Authority for this is found in the dynastic history; but reference may also be made to a romance which deals with the wars of those three states. Composed by Lo Kwan-chung and annotated by Kin Sheng Tan, it is the most popular historical novel in the whole range of Chinese literature. Taking the place of a national epic, its heroes are not of one type or all on one side, but its favourites are found among the adherents of Liu Pi. It opens with a scene in which Liu, Kwan, and Chang, like the three Tells on Grütli, meet in a peach-garden and take vows of brotherhood—drinking of a loving-cup tinged with the blood of each and swearing fidelity to their common cause. Of the three brothers the first, Liu Pi, after a long struggle, succeeds in founding a state in western China. The second, Kwan Yü, is the beau-ideal of patriotic courage. In 1594 he was canonised as the god of war. The gifted author has, therefore, the distinction, beyond that of any epic poet of the West, of having created for his countrymen their most popular deity. Chang-fi, the youngest of the three brothers, is the inseparable henchman of the Chinese Mars. He wields a spear eighteen feet in length with a dash and impetuosity which no enemy is able to withstand.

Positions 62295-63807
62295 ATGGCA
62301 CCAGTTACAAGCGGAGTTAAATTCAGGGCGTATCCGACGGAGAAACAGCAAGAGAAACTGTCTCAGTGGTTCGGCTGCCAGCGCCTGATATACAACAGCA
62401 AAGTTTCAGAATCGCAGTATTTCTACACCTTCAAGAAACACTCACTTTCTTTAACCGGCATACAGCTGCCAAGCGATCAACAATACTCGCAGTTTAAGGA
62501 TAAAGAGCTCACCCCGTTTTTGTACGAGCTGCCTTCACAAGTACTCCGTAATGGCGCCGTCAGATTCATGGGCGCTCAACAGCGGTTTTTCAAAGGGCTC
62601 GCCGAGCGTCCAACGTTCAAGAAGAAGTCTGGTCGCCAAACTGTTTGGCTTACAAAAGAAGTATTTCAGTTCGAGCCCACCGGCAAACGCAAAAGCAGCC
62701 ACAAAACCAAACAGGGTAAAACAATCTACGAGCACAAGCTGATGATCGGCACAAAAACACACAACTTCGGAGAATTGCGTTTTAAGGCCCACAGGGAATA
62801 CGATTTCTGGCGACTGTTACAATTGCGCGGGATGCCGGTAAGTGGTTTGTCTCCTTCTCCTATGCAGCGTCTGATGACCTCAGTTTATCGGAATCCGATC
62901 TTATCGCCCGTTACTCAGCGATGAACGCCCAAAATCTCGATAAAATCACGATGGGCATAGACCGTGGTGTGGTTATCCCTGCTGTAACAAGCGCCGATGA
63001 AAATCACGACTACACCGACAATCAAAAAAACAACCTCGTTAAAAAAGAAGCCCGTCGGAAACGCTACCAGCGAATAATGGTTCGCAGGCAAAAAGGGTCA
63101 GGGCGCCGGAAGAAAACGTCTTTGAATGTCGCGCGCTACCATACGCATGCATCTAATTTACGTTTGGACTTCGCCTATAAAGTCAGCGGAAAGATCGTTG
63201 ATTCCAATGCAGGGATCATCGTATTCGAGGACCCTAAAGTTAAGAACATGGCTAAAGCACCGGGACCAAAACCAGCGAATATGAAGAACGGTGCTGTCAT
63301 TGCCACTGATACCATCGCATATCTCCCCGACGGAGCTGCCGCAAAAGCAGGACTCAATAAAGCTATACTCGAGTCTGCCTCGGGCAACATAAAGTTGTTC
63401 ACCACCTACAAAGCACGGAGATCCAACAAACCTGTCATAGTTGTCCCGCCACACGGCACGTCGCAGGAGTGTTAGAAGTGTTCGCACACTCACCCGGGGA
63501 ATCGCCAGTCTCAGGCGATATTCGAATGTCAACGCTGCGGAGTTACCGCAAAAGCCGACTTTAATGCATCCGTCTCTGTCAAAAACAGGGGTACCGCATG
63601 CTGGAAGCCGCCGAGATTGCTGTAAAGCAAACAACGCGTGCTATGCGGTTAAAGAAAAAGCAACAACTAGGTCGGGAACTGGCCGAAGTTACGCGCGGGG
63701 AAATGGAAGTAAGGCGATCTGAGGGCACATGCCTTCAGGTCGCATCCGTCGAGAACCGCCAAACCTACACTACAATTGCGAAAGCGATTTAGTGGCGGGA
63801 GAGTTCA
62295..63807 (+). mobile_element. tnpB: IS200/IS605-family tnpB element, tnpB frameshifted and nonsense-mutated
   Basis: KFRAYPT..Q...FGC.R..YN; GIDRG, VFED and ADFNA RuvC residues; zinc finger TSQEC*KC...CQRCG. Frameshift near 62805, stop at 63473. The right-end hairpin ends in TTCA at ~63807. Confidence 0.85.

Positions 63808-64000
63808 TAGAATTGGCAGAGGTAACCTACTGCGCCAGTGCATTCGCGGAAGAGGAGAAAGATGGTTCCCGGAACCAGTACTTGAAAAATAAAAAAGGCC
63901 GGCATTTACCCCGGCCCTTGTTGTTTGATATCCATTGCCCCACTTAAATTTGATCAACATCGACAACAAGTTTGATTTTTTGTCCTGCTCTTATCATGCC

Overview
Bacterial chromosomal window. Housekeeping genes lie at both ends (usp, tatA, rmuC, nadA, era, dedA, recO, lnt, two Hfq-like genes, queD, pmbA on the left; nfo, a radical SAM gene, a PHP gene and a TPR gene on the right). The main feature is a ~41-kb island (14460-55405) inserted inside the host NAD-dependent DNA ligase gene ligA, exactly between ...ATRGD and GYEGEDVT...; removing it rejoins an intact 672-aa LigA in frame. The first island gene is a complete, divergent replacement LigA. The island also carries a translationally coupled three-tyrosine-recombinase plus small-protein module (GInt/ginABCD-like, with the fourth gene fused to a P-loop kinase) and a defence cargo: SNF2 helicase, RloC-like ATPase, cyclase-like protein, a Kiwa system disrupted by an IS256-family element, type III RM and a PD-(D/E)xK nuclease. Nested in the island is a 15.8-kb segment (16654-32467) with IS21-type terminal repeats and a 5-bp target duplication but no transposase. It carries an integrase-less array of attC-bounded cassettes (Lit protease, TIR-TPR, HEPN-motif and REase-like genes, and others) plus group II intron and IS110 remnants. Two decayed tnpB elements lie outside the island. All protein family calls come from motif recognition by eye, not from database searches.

Other characters are equally fixed in the public mind. Tsao Tsao, the chief antagonist of Liu Pi, is not merely a usurper: he is a curious compound of genius, fraud, and cruelty. Another conspicuous actor is Lü Pu, an archer able to split a reed at a hundred paces, and a horseman who performs prodigies on the field of battle. He begins his career by shooting his adopted father, like Brutus perhaps, not because he loved Tung Choh less, but China more.
All these and others too numerous to mention may be seen any day on the boards of the theatre, an institution which, in China at least, serves as a school for the illiterate.